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CREATING THE EMOTIONALLY COMPETENT CHILD: THE EDUCATION OF FEELINGS IN AMERICAN PUBLIC SCHOOLS

Abstract
This dissertation provides a historical and cultural analysis of a school-based approach social and emotional learning (SEL) in the United States. Over the past two decades, SEL has risen from relative obscurity to become a formidable educational movement in the United States and around the world. Its core claim, that schools should be actively involved in the cultivation of children’s emotional selves, has gained tremendous currency. I draw on popular and social scientific writing, state social and emotional learning standards, and SEL curricula to demonstrate the reconfiguration of emotion as central to the competence schools are supposed to develop. While American public schools have always addressed “more than academics,” I show how contemporary SEL is built upon popularized social knowledge that sees emotion as a set of individualized, standardized, and measurable skills. I analyze the practices of emotional competence that comprise this understanding of emotion, as well as the pedagogical practices employed to teach them to children. I argue that SEL signals the institutionalization of a new definition of the competent self, one that rests on the abilities of individuals to identify, monitor, regulate, and use feelings in prescribed ways.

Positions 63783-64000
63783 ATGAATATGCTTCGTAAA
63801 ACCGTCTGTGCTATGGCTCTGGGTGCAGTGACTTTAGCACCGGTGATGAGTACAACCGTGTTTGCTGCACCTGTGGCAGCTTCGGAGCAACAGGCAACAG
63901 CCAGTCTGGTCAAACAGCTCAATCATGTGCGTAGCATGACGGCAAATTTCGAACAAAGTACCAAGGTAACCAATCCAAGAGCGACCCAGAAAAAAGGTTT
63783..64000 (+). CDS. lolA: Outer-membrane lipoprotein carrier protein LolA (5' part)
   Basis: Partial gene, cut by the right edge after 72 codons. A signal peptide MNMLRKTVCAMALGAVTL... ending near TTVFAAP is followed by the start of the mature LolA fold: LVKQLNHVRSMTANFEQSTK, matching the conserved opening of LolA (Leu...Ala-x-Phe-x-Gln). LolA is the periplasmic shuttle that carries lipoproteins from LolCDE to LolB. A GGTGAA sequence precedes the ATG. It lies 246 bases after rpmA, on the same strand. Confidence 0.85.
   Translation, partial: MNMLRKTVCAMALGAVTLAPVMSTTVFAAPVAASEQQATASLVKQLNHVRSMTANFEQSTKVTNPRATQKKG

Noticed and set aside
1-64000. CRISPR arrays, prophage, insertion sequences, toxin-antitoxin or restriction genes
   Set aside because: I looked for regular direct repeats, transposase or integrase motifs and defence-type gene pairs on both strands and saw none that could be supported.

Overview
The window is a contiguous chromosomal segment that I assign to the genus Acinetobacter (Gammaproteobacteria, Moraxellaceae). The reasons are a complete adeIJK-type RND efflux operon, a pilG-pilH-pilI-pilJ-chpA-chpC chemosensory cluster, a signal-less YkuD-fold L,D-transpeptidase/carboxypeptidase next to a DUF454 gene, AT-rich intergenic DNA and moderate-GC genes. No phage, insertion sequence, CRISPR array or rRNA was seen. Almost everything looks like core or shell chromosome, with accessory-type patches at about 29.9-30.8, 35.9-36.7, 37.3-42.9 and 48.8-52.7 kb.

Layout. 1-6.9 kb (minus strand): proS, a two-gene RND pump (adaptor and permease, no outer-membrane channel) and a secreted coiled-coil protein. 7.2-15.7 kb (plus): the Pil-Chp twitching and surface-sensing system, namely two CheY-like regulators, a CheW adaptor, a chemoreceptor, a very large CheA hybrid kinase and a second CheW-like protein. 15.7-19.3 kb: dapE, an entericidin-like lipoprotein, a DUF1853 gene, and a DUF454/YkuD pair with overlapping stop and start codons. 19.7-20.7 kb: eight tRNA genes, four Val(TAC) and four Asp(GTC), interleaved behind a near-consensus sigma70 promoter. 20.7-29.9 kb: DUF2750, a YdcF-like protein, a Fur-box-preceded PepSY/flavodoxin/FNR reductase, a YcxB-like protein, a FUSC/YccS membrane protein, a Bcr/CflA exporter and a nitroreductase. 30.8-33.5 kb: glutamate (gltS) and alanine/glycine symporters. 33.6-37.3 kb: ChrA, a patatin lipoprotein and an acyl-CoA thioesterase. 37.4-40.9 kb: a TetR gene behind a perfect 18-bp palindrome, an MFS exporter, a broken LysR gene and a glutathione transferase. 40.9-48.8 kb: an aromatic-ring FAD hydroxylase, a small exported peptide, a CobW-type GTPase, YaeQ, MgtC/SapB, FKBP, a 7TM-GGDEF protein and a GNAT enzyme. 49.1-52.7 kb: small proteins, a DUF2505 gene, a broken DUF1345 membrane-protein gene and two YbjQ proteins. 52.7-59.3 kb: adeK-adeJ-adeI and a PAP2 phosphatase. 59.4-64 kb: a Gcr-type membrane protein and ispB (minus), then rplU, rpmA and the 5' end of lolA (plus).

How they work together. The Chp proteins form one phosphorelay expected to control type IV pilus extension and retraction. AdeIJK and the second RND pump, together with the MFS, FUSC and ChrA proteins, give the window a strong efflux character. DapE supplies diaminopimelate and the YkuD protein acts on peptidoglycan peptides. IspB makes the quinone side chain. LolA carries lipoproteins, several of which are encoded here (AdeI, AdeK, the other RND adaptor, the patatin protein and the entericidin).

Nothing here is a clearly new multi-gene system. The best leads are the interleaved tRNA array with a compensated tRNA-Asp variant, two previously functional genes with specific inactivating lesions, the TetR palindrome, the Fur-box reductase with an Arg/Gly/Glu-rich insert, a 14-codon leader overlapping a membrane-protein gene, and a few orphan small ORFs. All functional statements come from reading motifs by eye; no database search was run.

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dissertation
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